New numbers suggest the U.S. housing crisis has already reached bottom and may be on the verge of recovery. The latest data from online broker ZipRealty shows housing inventory, or the number of homes for sale, declined last month in most U.S. markets, and helped stabilize prices. Financial experts say this is encouraging news and another sign that economic recovery may not be far away.
Experts say a strong housing market is key to economic recovery. And there are tentative new signs that home buyers are coming back.
Online broker ZipRealtysays not only has the number of potential buyers grown, the number of homes for sale is dropping.
"Inventory levels are actually declining during a season when it usually goes up," ZipRealty's CEO, Pat Lashinsky explains. "And median home prices of homes available for sale have actually gone up."
Housing inventory helps measure the health of the market by estimating how long it will take to sell available homes.
Six months is the average but ZipRealty's findings show it has declined from nearly 11 months in October 2007 to just eight and a half months in April.
Lawrence Yun, chief economist at the National Association of Realtors, says when inventory declines, prices tend to rise.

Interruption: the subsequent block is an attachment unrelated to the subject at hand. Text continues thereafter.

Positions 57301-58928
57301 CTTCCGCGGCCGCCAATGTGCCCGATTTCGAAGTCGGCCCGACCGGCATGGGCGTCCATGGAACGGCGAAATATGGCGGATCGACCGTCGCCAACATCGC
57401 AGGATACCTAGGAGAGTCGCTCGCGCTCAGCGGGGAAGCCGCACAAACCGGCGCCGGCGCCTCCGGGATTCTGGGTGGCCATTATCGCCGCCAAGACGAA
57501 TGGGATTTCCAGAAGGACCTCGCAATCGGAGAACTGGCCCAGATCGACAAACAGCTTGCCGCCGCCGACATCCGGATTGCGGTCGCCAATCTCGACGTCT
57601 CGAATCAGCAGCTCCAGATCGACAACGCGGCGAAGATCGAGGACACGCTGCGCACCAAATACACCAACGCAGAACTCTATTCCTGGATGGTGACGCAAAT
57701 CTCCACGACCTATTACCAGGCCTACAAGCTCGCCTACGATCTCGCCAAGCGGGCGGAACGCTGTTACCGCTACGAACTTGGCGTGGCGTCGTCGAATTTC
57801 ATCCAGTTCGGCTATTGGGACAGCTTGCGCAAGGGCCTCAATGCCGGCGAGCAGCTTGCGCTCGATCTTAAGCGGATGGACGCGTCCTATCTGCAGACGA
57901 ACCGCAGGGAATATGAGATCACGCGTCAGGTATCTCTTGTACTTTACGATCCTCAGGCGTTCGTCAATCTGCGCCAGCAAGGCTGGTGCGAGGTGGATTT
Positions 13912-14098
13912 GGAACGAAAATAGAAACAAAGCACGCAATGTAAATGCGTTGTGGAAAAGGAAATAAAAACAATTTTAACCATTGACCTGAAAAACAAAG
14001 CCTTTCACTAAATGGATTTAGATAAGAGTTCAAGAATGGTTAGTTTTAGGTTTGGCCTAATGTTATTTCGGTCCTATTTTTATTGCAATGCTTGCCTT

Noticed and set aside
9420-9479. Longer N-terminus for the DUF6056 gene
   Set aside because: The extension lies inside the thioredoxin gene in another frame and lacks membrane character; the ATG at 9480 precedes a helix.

"The fact that inventory is declining is suggesting that soon we will see home prices begin to stabilize," he said. "In some markets it may begin to turn upward. So the downturn in the housing that we've had for the past three years may be coming to an end."
Lashinsky says a number of factors are motivating buyers.
These include low prices, low interest rates and the Obama administration's $8,000 tax credit for first time buyers.
"There's an excitement and a passion that hasn't been seen in the last 18 months right now," Lashinsky said.
But optimism in the housing markets does not mean foreclosures and all those "for sale" signs will disappear anytime soon. Unemployment is still high and credit remains hard to come by.
But in another sign that U.S. economic troubles may be easing, Citigroup announced Tuesday, that it approved over $1 billion in residential mortgage loans - in the first three months of 2009.